While I am sick of the cold weather, snow days are definitely a major perk of living in New England. I have to say I still get just as excited for a snow day as I did when I was six-years-old. There is just nothing better than having an excuse to stay in my pajamas all day in the middle of the week. During the snow day this past Wednesday I had to bake. I just couldn’t help myself. Baking is a mandatory snow day activity in my opinion. Since I seem to forget about my cookbooks when looking for recipes, I decided to open some up and pick a recipe I had dog-eared awhile back.
I got Thomas Keller’s Bouchon Bakery cookbook as a gift a year or two ago and so far I have only had a chance to make a couple of his recipes. If you haven’t seen it, the cookbook is amazing and features huge pictures of mouth watering breads and desserts. I have read a lot about the bakery’s fantastic oatmeal raisin cookies, but forgot about them. When I happened upon that page in the book, I immediately knew what I wanted to make. The only problem was that we were out of brown sugar and there was 10+ inches of snow outside. I wasn’t ready to give up on this recipe, so I tried making my own brown sugar. I mixed 1 cup of granulated sugar with 1 Tablespoon of molasses until they were thoroughly combined and it worked! I was really skeptical, but the cookies came out great and I couldn’t tell the difference. This is definitely an awesome trick if you ever run out of brown sugar.
When it comes to oatmeal raisin cookies, people are definitely divided. It seems that you either love them or hate them. If you are not a fan, this recipe may change your opinion. I have always used the recipe that comes on the Quaker Oats box and it is good, but Keller’s oatmeal raisin cookies are the best in my opinion. The cookies have the perfect golden crunchy exterior with a soft interior and raisins in every bite. Since Keller really stresses the importance of weighing ingredients in his cookbook, I chose to follow his method. If you don’t own a kitchen scale, just use the other measurements that I provided below and it should work just fine.
I love a good oatmeal raisin cookie almost as much as a chocolate chip cookie, so I am glad that I found a new favorite recipe. While many of the recipes in this cookbook are pretty involved, this one is fairly simple and easy to follow. I know I will keep coming back to this recipe again and again. Let me know what you think if you give these a try!
The BEST Oatmeal Raisin Cookies
Yield: A dozen 3.5″ cookies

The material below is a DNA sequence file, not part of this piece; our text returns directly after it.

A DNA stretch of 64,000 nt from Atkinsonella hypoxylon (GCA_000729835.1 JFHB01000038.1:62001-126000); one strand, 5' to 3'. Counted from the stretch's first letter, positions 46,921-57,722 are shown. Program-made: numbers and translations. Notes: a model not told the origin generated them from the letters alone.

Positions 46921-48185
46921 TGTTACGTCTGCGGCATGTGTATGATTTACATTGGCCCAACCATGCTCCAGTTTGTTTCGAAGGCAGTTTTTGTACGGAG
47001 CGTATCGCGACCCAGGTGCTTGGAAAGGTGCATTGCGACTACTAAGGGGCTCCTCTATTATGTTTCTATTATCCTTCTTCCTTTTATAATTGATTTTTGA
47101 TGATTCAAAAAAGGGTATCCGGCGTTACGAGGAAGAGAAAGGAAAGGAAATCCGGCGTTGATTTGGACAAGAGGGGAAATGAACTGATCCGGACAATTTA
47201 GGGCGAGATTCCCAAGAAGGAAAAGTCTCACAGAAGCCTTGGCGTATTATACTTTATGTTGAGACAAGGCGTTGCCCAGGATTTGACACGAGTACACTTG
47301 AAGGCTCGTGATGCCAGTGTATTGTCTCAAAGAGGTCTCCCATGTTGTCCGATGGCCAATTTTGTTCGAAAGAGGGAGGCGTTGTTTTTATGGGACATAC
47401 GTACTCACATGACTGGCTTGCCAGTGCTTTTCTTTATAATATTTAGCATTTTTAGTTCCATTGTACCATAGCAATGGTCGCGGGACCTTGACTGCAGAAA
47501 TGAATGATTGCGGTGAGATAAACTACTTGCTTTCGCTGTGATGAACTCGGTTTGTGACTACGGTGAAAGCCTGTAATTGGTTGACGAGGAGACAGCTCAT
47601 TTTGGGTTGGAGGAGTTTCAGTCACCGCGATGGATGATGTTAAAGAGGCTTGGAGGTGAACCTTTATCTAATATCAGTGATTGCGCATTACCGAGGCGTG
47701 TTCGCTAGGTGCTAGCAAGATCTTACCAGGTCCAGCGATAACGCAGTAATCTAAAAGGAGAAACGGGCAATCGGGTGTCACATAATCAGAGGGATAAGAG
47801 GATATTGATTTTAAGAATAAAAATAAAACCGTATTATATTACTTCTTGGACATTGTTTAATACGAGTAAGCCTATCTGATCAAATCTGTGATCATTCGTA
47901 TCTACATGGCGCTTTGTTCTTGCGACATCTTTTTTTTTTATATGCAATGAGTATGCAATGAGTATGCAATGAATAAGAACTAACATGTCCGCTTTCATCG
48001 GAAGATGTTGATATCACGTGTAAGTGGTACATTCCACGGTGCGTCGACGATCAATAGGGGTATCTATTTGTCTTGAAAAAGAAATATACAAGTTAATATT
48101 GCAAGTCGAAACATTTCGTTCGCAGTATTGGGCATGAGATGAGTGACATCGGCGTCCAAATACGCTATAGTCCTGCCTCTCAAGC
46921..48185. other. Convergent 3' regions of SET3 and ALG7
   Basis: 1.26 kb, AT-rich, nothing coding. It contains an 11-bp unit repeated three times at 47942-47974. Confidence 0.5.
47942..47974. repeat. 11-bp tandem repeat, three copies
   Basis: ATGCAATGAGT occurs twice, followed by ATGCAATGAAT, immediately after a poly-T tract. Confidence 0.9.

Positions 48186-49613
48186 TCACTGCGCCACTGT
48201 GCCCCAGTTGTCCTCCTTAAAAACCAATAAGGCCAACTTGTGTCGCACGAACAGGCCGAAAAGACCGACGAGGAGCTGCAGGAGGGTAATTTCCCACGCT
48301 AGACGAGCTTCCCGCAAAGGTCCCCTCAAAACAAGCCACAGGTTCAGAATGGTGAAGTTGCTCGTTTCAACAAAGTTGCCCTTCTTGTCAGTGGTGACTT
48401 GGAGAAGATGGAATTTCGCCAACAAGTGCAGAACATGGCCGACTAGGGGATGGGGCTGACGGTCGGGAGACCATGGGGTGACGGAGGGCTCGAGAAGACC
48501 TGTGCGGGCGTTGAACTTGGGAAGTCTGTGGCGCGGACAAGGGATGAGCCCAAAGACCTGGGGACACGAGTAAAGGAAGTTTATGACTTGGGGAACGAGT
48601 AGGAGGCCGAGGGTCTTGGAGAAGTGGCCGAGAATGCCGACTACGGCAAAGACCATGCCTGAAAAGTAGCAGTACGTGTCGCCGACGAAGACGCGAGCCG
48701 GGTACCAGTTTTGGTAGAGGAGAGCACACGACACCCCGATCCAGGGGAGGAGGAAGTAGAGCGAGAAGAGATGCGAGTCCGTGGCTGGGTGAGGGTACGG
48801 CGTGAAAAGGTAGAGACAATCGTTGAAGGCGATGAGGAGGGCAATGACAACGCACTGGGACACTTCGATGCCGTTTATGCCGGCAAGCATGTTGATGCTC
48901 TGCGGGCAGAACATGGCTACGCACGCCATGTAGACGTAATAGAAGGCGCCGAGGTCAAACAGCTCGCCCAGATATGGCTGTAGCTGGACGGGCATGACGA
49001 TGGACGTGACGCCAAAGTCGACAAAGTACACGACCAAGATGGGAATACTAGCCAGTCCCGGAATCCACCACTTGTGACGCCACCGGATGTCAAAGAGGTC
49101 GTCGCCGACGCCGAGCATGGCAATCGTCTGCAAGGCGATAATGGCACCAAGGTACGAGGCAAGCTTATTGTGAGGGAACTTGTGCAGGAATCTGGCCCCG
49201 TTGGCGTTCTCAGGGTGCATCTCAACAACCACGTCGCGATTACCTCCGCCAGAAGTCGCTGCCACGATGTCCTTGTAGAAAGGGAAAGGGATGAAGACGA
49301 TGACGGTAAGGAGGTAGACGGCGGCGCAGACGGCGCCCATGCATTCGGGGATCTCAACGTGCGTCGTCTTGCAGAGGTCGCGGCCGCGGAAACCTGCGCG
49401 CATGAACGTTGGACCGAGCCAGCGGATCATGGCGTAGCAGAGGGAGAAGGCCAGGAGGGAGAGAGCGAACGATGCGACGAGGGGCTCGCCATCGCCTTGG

144 grams (1 cup + 1 tsp.) all-purpose flour
7.7 grams (1 Tbsp.) ground cinnamon
7.4 grams (1 1/2 tsp.) baking soda
3.6 grams (1 1/4 tsp.) kosher salt
5.5 oz (11 Tbsp.) unsalted butter, room temperature
140 grams (3/4 cup) light brown sugar
69 grams (5 1/2 Tbsp.) granulated sugar
62 grams eggs, about 2 large eggs, or 1/4 cup
1 Tbsp. vanilla extract
2 vanilla beans
155 grams (2 cups) old-fashioned oats
156 grams (1 cup) raisins*
*I used only dark raisins, but you can use a mix of golden and dark if you prefer. Thomas Keller recommends soaking the raisins in hot water for 30 minutes and then drying them thoroughly before using them. This plumps them up before adding them to your dough.
Combine the flour, cinnamon, baking soda and salt in a small bowl. In a separate bowl, whisk together the sugars, breaking up any lumps. Cream the butter until it is pale and fluffy using a stand mixer with a paddle attachment. Add the sugars and beat for 3-4 minutes at medium-high speed.
Split the vanilla beans open and scrape the seeds out using a knife. Add the vanilla extract and seeds to the butter and sugar. Add the eggs and mix on low speed until incorporated.
Add the flour mixture in two additions, while the mixer is at low speed. Then stir in the oats and raisins, just until incorporated. Cover the bowl and refrigerate for 30 minutes.
Preheat the oven to 325 degrees F. Take the dough out of the fridge and let stand at room temperature for about 15 minutes. Divide the dough into 12 equal balls, about 2 inches in diameter. Then place them on two cookie sheets lined with parchment paper. Bake for about 15 minutes, rotating pans halfway through. Place on a cooling rack and store in an airtight container once cool.
Source: Adapted from Bouchon Bakery by Thomas Keller and Sebastien Rouxel